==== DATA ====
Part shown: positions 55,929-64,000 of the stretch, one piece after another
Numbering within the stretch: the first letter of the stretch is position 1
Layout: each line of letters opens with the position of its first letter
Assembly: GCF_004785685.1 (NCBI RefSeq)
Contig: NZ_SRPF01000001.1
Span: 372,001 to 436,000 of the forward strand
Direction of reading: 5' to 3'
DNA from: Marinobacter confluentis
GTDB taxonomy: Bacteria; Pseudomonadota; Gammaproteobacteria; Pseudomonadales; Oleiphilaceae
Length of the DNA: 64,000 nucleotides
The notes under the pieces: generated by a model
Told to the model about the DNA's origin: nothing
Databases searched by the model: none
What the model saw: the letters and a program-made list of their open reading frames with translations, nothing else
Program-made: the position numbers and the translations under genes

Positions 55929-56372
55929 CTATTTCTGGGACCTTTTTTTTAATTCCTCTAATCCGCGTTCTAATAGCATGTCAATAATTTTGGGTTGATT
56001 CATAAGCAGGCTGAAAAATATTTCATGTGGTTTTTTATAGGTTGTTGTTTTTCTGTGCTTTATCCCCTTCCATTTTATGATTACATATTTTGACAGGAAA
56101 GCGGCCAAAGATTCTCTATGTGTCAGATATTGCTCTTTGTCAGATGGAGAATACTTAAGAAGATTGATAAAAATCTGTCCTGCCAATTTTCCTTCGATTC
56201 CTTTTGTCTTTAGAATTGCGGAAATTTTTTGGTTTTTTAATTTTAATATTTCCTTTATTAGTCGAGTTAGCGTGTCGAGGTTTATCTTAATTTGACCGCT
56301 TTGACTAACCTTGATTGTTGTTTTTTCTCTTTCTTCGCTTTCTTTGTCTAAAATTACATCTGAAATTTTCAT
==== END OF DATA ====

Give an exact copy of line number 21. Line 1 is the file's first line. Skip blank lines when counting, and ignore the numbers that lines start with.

56301 TTGACTAACCTTGATTGTTGTTTTTTCTCTTTCTTCGCTTTCTTTGTCTAAAATTACATCTGAAATTTTCAT